Strange Signs the Economy's Tanking

  • Seeing the Signs

    Unemployment, construction and foreclosures are some of the more obvious ways to gauge the state of the U.S. economy. But predictions of our financial future may also be found in seemingly silly trends and signs that might be right under your nose … or on your body, in your medicine cabinet or outside your front door. Here are some of the strangest ways we may be able to tell where our economy is headed this year. Photo Credit: heyjoewhereyougoinwiththatguninyourhand
    Men’s Underwear
  • Men’s Underwear

    Men’s underwear is one of the more well-known but strange economic indicators, suggested by former chairman of the Federal Reserve, Alan Greenspan. According to his theory, sales of men’s skivvies are generally steady, but when men are trying to cut back on their spending, they reliably cut back on new underwear purchases, notes The New York Times. According to Motley Fool, underwear sales were rising at Target Stores (Stock Quote: TGT) and Sears (Stock Quote: SHLD) last month. Photo Credit: Materials Aart
    Unclaimed Bodies
  • Unclaimed Bodies

    Among the more morbid indicators of our economic health is the number of unclaimed bodies left in morgues. Death is expensive, especially due to death taxes and the fact that funerals can cost in the tens of thousands of dollars. When bodies aren’t claimed, cremations may be publicly funded in some cities, according to USA Today. In other cases, bodies may be donated to mortuary science schools or buried four bodies to a plot at a discount. Photo Credit: xJasonRogersx
    Lipstick
  • Lipstick

    Lipstick sales have tended to rise in a tough economy, according to Leonard Lauder, the chairman of makeup company Estée Lauder, The New York Times notes. In a depressed economic environment, people want to find a way to look and feel good about themselves, and lipstick is a fairly inexpensive luxury compared with things like clothing and shoes. Photo Credit: Idhren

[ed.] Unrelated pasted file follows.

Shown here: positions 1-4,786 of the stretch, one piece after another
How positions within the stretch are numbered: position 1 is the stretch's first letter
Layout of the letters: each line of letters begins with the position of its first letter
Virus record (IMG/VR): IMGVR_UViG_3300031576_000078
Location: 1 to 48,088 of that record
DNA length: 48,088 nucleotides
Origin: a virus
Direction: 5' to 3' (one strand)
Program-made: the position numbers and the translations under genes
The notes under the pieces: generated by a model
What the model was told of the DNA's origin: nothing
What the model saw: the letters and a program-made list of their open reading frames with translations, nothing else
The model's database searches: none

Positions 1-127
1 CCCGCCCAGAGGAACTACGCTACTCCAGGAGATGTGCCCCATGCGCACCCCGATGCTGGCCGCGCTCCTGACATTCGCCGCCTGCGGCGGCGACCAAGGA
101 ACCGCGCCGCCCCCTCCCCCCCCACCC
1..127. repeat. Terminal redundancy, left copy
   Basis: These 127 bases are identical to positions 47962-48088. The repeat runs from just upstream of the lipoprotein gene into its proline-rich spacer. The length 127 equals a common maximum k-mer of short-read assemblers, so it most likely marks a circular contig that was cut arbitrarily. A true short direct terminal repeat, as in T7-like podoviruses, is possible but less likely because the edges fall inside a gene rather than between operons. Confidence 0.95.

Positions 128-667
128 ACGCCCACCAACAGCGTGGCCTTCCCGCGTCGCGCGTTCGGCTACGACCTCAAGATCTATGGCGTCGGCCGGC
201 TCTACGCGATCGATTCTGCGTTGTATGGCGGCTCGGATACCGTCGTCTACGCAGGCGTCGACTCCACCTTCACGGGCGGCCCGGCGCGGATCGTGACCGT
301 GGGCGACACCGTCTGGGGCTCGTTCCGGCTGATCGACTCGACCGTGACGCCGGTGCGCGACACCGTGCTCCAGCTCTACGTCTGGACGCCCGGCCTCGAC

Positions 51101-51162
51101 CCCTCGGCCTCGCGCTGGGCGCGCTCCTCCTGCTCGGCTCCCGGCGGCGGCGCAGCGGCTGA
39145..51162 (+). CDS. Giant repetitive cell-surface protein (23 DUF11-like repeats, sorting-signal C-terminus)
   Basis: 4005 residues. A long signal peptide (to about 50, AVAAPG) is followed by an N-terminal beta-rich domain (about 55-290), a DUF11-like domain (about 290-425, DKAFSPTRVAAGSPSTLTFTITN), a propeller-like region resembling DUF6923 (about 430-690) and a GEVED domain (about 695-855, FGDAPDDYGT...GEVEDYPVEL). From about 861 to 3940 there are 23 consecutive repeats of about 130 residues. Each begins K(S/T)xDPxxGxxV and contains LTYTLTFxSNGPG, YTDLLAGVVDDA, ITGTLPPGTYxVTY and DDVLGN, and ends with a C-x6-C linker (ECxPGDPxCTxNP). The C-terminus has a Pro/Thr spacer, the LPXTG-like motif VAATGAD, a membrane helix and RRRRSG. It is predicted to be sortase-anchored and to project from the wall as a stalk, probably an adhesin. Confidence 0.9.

Power Toothbrushes
  • Power Toothbrushes

    Fancy toothbrush sales may actually rise in a down economy. That’s because thorough oral hygiene reduces the need for visits to the dentist, which could be expensive. Even toothbrush maker Oral-B has research on sales that support this theory, according to ABS-CBN News. Photo Credit: u07ch
    Hot Waitresses
  • Hot Waitresses

    Aside from waitresses at Hooters and strip clubs, the idea behind this index is “the hotter the waitress, the weaker the economy,” notes New York Magazine. That is, if you notice more hot hot waitresses at restaurants, chances are that these establishments have been under added pressure to draw in customers. There may be somewhat of an assumption here that in dire economic times attractive women - not necessarily the best waitresses - are more likely to increase foot traffic at a restaurant. “Rare indeed is the waitress who is so smoking that customers don’t mind when she drops a glass of Cabernet into their laps,” the magazine adds, “But obviously hotness can provide an edge.” Photo Credit: Loimere
    Bowling
  • Bowling

    The resurgence of bowling, which has brought on the building of upscale bowling alleys – the types with velvet ropes, dress codes and a generous selection of drinks - could also be an indicator of an economic upswing, suggests The New York Times. And these venues wouldn’t be built if spending on leisure activities wasn’t expected to rise. Photo Credit: bitmask
    Coffee
  • Coffee

    Cutting down on outings to Starbucks (Stock Quote: SBUX) and other coffee shops is one of the first budget-cutting moves Americans made at the start of the recession. And Starbucks itself, or its stock at least, has been suggested as an economic indicator on its own. Since it’s a fairly small luxury, and in some cases the only luxury people might allow themselves, coffee shop sales could be trending up soon. Photo Credit: journeyscoffee